Rosemary Bread

Sliced thinly, this herb bread is delicious with cheese or soup for a light meal.

Makes one loaf

You will need:

1 packet (7g/¼ oz) dried fast action yeast

170g/6oz wholemeal flour

170g/6oz self-raising flour

2 tbsp butter, plus more to grease bowl and tin

60ml/2fl oz warm water (45ºC/110ºF)

250ml/8fl oz milk (room temperature)

1 tbsp sugar

1tsp salt

1 tbsp sesame seeds

1 tbsp dried chopped onion

1 tbsp fresh rosemary leaves, plus more to decorate

115g/4oz cubed Cheddar cheese

Coarse salt to decorate

 1. Mix the fast-action yeast with the flours in a large mixing bowl. Melt the butter. Stir in the warm water, milk, sugar, butter, salt, sesame seeds, onion and rosemary. Knead thoroughly until quite smooth.

2. Flatten the dough, then add the cheese cubes. Quickly knead them in until they have been well combined.

3. Place the dough in a clean bowl, greased with a little butter, turning it so that it becomes greased on all sides. Cover with a clean, dry cloth. Put the greased bowl and dough in a warm place for about 1½ hours, or until the dough has risen and doubled in size.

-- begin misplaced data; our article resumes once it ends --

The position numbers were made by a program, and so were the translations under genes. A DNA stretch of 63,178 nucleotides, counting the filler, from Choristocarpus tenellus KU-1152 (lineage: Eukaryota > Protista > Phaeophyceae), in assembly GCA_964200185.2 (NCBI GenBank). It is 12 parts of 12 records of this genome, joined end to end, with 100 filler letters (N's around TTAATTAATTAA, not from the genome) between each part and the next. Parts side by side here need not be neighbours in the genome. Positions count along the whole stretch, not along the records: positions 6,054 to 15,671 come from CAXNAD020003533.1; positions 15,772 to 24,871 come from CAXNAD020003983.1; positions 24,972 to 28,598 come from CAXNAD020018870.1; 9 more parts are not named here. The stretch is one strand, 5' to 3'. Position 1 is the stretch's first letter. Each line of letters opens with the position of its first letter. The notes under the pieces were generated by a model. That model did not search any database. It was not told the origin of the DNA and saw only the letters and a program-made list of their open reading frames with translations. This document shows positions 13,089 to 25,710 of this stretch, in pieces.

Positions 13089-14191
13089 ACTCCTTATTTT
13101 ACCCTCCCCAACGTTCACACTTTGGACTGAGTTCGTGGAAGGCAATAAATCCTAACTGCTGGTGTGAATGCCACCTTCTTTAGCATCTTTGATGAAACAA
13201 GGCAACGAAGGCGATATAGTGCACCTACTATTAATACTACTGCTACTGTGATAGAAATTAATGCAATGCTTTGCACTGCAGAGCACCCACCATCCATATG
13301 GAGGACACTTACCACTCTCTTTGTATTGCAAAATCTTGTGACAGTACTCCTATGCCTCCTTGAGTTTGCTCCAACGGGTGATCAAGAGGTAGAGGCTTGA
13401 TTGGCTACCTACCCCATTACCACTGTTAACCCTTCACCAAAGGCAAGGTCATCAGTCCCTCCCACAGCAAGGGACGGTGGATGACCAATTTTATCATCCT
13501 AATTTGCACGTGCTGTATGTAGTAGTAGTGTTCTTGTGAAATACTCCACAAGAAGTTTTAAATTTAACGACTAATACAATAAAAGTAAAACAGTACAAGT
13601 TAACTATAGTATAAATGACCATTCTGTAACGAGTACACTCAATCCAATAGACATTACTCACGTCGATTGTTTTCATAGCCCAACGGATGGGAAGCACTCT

4. Grease a 23 x 13cm (9 x 5 in) loaf tin with the remaining butter. Knock down the dough to remove some of the air and shape it into a loaf. Put the loaf into the tin, cover with the clean cloth used earlier and leave for about 1 hour until doubled in size onece again. Preheat the oven to 190ºC/375ºF/gas 5.

5. Bake for 30 minutes. During the last 5-10 minutes of baking, cover the loaf with silver foil to prevent it from becoming too dark. Remove from the loaf tin and leave to cool on a wire rack. Decorate with rosemary leaves and coarse salt scattered on top.

PS. Rosemary is another one of my ‘essential’ herbs that I’d put alongside bay, parsley and mint, as already mentioned. I’m plan to be blogging quite a bit about growing herbs over the coming months…

 

 

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Bring your garden into your home…

The garden is looking so forlorn at the moment that I popped into a local florist last week when my eye was caught by a lovely burst of colour – a bunch of pink, purple and cream anemones! Such cheerful flowers, I bought some and did an informal arrangement that has really brightened up my craft room. I used a terracotta pot from the patio which helps give a feel of bringing the garden inside.